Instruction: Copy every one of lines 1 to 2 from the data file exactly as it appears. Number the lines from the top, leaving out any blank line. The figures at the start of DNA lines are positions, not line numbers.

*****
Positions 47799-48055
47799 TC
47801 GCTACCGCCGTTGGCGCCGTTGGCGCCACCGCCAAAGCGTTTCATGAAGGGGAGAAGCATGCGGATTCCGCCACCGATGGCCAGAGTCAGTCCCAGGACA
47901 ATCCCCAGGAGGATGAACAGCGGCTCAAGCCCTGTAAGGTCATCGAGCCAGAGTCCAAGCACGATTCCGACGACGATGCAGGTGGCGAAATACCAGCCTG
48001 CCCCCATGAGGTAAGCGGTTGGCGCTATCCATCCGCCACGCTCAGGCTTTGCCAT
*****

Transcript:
Positions 47799-48055
47799 TC